You are a renowned and classically trained Bharathanatyam dancer and teacher. How has that training helped on Broadway and in your career?
My training in the Indian arts played a huge role in my development as an artist and a person. As a child, I was learning about two different artistic cultures in parallel. These two cultures despite many difference had many similar traits and shared influence when it came to the arts. For example, I found that the abhinaya (facial expression) training helped me with theater and ballet, and conversely my ballet training helped me with strength, alignment and agility in Bharathanatyam. The cross pollination of the two cultures deepened my understanding and appreciation for the two worlds I was exploring. My journey with the Indian arts as been special to me, particularly because it taught me a lot about discipline, storytelling, musicality and spirituality. It taught me to think of art as a prayer and vehicle to promote positive social change.

How does being an Indian American impact your acting and career life? Have you faced any challenges?
There are definitely some challenges. The acting path is hard as is with the amount of rejection one faces, but being a minority actor can add more complexity, especially if you are gunning for lead roles. I think the first challenge to note it is that there is a lack of roles written specifically for Indian actors. Though we are getting better visibility on television, the majority of lead roles are still written and given to white actors. I think we are at a time where we are redefining what a typical American could look like, and what a leading man or leading lady could be. I hope to continue to play complex, three-dimensional women that break stereotypes for women of color. It’s an uphill battle, but an exciting one. Lots of glass ceilings to break!

Portrait Image of Indian American ActressWhat drives you in your work and life? What really pushes you to succeed and reach greater heights?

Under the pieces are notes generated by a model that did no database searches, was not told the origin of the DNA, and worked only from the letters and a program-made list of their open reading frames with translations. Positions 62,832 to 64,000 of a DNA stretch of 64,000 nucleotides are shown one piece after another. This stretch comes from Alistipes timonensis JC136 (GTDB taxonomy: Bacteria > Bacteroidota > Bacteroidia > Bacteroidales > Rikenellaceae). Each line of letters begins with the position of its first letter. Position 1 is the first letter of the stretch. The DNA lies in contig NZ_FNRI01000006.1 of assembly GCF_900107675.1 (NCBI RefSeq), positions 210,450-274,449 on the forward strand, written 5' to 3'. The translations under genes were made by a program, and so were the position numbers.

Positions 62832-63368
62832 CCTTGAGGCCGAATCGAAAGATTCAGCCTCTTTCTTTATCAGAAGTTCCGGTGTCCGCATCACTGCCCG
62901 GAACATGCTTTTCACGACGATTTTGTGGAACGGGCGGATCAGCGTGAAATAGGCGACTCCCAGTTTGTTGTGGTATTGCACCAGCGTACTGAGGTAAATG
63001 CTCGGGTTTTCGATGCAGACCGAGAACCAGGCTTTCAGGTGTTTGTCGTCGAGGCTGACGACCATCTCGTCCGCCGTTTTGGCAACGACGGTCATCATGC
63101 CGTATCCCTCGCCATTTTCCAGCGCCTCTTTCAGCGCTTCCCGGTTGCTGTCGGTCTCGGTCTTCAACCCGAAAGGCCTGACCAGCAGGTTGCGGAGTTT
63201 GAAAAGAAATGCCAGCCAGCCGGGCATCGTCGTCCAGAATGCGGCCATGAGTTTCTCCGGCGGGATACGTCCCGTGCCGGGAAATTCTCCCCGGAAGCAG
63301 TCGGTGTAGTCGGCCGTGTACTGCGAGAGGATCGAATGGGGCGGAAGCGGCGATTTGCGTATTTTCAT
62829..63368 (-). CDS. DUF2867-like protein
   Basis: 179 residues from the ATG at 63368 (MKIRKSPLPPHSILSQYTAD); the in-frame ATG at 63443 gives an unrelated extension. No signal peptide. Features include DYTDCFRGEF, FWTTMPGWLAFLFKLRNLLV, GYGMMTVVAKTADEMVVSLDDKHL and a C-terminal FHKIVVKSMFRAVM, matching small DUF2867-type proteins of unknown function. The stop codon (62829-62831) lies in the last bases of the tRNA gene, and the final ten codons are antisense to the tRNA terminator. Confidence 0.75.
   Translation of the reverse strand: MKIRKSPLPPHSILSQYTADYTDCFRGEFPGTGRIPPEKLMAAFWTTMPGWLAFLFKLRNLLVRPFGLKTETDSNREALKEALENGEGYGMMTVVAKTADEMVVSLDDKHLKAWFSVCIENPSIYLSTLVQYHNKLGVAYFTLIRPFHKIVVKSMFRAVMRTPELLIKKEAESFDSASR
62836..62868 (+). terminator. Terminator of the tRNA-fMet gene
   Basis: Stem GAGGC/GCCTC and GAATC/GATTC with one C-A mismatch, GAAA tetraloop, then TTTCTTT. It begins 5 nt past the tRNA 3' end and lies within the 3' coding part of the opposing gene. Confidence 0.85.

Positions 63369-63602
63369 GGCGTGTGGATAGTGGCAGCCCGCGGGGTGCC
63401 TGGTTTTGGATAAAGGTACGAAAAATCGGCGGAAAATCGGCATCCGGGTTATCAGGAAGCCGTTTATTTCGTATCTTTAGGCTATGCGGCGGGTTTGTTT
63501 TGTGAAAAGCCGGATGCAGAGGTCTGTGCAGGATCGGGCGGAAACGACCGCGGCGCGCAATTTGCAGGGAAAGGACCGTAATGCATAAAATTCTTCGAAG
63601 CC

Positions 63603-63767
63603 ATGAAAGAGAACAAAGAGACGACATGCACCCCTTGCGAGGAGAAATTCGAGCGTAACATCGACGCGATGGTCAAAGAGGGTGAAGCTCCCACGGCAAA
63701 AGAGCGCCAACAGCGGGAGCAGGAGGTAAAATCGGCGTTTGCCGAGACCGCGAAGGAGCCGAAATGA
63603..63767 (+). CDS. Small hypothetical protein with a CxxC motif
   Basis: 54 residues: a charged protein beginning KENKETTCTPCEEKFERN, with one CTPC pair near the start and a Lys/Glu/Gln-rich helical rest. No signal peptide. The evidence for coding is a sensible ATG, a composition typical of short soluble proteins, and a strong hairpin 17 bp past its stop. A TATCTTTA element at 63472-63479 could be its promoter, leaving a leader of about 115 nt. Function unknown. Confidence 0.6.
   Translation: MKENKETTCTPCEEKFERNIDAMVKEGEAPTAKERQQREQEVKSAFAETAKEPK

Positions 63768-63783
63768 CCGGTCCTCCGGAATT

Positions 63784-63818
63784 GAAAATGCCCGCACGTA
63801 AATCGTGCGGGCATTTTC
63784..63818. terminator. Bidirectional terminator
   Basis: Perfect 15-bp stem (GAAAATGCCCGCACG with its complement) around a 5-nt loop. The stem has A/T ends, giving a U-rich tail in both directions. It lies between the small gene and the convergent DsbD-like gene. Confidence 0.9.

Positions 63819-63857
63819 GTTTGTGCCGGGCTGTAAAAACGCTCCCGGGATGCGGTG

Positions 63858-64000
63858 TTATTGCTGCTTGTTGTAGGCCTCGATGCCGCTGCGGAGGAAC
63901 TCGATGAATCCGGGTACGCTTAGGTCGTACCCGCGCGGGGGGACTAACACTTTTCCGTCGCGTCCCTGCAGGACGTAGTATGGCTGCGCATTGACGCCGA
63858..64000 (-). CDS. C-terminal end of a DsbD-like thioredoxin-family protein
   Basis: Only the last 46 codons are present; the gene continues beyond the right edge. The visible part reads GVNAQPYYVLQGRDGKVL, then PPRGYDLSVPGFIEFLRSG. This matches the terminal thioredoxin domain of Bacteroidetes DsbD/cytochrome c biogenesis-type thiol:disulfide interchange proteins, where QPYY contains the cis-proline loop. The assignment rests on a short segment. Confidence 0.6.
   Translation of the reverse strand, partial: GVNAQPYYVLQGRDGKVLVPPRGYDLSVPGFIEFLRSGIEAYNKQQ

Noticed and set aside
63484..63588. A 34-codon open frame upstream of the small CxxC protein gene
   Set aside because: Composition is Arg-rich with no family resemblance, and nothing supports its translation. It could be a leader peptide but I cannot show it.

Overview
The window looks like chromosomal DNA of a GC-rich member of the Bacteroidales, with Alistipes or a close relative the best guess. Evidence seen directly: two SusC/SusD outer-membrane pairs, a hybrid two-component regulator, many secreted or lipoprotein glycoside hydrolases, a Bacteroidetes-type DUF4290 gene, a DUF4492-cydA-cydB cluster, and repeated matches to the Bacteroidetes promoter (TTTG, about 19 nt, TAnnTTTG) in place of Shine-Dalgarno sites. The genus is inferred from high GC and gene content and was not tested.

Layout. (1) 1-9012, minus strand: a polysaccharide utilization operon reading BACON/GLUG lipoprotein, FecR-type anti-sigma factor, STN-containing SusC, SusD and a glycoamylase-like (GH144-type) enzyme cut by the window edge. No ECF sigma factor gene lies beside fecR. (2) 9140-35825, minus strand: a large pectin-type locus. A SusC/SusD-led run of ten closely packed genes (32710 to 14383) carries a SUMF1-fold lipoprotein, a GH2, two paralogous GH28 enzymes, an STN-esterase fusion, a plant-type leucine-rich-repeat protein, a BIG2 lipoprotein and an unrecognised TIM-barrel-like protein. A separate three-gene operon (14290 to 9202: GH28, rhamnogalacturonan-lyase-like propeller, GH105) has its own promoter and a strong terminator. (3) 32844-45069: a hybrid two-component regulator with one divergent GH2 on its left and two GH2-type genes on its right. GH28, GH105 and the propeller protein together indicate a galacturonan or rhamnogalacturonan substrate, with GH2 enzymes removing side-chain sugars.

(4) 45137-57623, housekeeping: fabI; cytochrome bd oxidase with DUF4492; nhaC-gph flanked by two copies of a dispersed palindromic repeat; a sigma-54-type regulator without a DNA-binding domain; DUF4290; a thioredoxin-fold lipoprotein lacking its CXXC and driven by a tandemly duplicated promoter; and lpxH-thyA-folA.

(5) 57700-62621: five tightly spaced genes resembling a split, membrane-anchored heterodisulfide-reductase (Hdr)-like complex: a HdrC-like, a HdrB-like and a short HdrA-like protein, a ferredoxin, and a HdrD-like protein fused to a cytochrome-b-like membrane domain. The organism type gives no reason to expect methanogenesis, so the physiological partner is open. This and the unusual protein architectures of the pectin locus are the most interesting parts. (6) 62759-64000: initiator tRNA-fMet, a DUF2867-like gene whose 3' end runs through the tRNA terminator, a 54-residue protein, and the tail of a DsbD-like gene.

There are lots of things that drive me. A big one is representation. I think that as a kid, when you see what is possible for you, it makes it easier to visualize and go after a dream. Since I didn’t have an Indian female role model who was on Broadway and TV growing up, it didn’t feel like my dreams were within my reach. So a big motivator for me is to *try* be that role model for other minority kids growing up now. Second, I love working on projects that serve a greater purpose and tell a timely message, and gets important conversations going.

Increasingly today, younger generations in the South Asian community are choosing “non-traditional” careers. What words of wisdom do you have for those who aspire to pursue their interests and embrace an entrepreneurial or artistic spirit?
Yes, and it’s so amazing and exciting to see the change happening! Some words of wisdom to anyone pursuing creative/nontraditional field: know there is no set path or formula to success, and that is okay! If you believe that you are good at what you do, are willing to push hard and get better at it everyday, you can have the most fulfilling ride of your life. Betting on yourself is a powerful thing. Also, be kind to others but also yourself. A lot of creative fields are based on how you make people feel – that applies to an audience, your co-workers, and even yourself. You want to nurture these relationships and stay humble and happy.

Infinite Loop Photography
Make up and Hair
Anju Thaker

Posted on: 1-1-2019 by: Deshvidesh